DMs Guild Review – Psionics

Includes a new psion class, as well as new subclasses, feats, spells, magic items, and adventure hooks.

dms guild review

A review copy of “Psionics: A Supplement for 5E was provided by the publisher. Find more DMs Guild Reviews on my website and YouTube channel.

Support my work by using affiliate links for shopping and pledging via Patreon.

Designed by: Bardic-Inspired DM

The Psion was a popular “DLC” class in previous editions of Dungeons & Dragons. It also added a lot of balancing and mechanical problems. Psions are noticeably absent from official books in Fifth Edition, but that’s not going to stop the community from trying to bring the mind-warriors to the modern era.

The psion class presented in the Psionics supplement is a disappointingly re-themed wizard, but the supplement also includes a huge amount of pisonic-related content to make up for it, including feats, spells, magic items, and an entire Gith empire to adventure in.

The Psion class has a d6 hit die, uses INT instead of DEX for AC, and has a number of Psionic Points equal to their level plus their INT modifier. Psionic points are used to cast spells (er, spell-like abilities that are functionality identical to spells) instead of spell slots.

At first level Psions know a few cantrips as well as Command, Jump, Shield and Unseen Servant. At second level they choose a subclass, their Psionic Specialization, which grants new spells.

The Enhancer focuses on buffing and defense, the Influencer on mind-controlling and illusions, and the Manipulator with telekinesis.  There’s a total lack of flavor text for the specializations. They feel more like different skill trees in a video game than a true DnD subclass.

While wizards choose new spells every level, the Psion gains specific spells depending on their specialization, making them very restrictive and rigidly defined. The Psion gains a few flavorful abilities, like a 5-ft repulsion or the ability to super-charge your mage hand, but otherwise it’s mostly just casting wizard spells at about the same rate as a wizard. Arcane Recovery has been placed by Limit Break, which involves rolling a die and incurring Exhaustion to regain Psionic Points in between Long Rests.

Nothing about the Psion is interesting enough to make me play it over a re-themed wizard, and the Psionic Points feel like more trouble than their worth. A 10th level Psion has 13 points versus the wizard’s 15 spell slots, but the psion has to spend 5 of those points to cast a single 5th level spell! I get not wanting to over-tune the Psion but here it just feels like a slightly worse wizard.

dms guild review

Thankfully the supplement is much more than the single class. If, like me, you’re keen on psionics but not liking the full class, there are three subclass options for fighter, monk, and wizard. Ironically the fighter and monk’s added psionic abilities are a bit more interesting, but the School of Psionics wizard eventually gets their own Psionic Points at 10th level to cast specific spells from.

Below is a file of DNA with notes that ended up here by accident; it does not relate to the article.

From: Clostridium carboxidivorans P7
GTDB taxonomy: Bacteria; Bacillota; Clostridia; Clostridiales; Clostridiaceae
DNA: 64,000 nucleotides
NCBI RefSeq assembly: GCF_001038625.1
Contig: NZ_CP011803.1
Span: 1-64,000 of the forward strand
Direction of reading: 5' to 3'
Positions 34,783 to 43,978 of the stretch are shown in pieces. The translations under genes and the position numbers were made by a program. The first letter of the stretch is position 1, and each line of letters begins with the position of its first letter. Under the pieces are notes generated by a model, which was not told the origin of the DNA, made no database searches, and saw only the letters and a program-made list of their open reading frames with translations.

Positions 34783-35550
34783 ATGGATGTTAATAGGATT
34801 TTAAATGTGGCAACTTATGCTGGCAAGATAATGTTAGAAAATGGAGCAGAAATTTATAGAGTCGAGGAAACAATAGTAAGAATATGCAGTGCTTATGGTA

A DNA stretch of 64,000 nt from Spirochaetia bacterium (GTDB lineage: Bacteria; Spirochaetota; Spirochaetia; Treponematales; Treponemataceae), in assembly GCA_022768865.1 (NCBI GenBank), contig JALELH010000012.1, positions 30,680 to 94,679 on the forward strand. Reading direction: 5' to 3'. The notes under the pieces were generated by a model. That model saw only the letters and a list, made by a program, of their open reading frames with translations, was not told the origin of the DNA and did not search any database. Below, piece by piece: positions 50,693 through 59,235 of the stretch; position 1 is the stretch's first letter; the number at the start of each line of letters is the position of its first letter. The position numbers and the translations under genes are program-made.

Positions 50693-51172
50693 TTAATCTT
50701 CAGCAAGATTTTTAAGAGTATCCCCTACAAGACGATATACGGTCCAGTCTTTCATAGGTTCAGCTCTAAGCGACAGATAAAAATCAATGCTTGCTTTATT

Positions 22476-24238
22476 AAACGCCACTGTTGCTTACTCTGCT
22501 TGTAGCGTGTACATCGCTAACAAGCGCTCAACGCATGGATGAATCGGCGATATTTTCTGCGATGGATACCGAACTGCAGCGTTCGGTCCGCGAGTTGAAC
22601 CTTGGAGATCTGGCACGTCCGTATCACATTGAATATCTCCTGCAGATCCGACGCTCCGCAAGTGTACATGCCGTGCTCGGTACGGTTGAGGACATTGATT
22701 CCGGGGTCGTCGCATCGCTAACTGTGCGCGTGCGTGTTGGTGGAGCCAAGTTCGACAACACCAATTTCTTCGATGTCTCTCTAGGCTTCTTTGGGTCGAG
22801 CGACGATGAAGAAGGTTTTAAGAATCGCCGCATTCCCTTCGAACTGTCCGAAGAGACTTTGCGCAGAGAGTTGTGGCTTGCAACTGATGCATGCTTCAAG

The new spells take advantage of force damage and knocking enemies back, while the feats divvy up many of the psion’s traits as a la carte abilities.

I was most impressed with the Gyanie Empire, an all-psionic empire of Gith that settled on the Material Plane. We’re treated to information on their culture, government, and technology, as well as two separate campaign adventure hooks – one for working with the current empire to establish a link to the Astral Sea (with disastrous consequences) and another with finding ancient relics from the long-gone empire and preventing a conqueror from trying to release an ancient evil (with disastrous consequences).

The adventure hooks are only a single paragraph for each tier, but they’re very well written and present some killer ideas. Give me that campaign!

It’s a shame that the primary focus of the supplement, the psion class, is relatively disappointing. The entire supplement provides a large amount of quality content that otherwise provides the complete package for psion fans.

Pros:

  • Six feats, six racial variants, seven psionic “spells,” eight magic items, nine NPC statblocks, and three subclasses.
  • Psionic subclasses are a great way to re-theme existing classes.
  • Gyaine Empire includes lore, adventure hooks for current and fallen eras, and NPC statblocks.

Cons:

  • The Pison is a middling combination of Wizard, Warlock, and Monk with few class-defining qualities of its own.
  • No art.

The Verdict: The Psion class is little more than a strictly themed wizard, but the supplement makes up for it with new feats, spells, magic items, subclasses and story hooks surrounding an intriguing psionic empire.

A review copy of “Psionics: A Supplement for 5E was provided by the publisher. Find more DMs Guild Reviews on my website and YouTube channel.

Support my work by using affiliate links for shopping and pledging via Patreon.

Author: roguewatson

Freelance Writer

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